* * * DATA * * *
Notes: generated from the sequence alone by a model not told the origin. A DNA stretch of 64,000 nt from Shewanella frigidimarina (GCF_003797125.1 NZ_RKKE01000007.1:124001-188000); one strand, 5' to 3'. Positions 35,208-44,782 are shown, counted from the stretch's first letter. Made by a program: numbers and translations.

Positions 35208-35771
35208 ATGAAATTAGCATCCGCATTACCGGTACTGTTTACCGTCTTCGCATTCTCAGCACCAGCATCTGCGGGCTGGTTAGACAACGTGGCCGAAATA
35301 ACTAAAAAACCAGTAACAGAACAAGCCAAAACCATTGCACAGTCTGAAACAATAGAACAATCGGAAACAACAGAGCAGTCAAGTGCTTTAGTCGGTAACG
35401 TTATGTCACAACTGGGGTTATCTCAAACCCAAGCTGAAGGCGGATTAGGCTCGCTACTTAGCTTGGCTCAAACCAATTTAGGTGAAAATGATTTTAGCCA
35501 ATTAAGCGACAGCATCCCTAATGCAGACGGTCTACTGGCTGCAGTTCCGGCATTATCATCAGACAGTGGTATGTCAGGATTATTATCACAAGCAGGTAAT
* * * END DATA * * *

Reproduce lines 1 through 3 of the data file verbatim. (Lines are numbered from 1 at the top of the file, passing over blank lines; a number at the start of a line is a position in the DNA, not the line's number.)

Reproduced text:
Notes: generated from the sequence alone by a model not told the origin. A DNA stretch of 64,000 nt from Shewanella frigidimarina (GCF_003797125.1 NZ_RKKE01000007.1:124001-188000); one strand, 5' to 3'. Positions 35,208-44,782 are shown, counted from the stretch's first letter. Made by a program: numbers and translations.

Positions 35208-35771
35208 ATGAAATTAGCATCCGCATTACCGGTACTGTTTACCGTCTTCGCATTCTCAGCACCAGCATCTGCGGGCTGGTTAGACAACGTGGCCGAAATA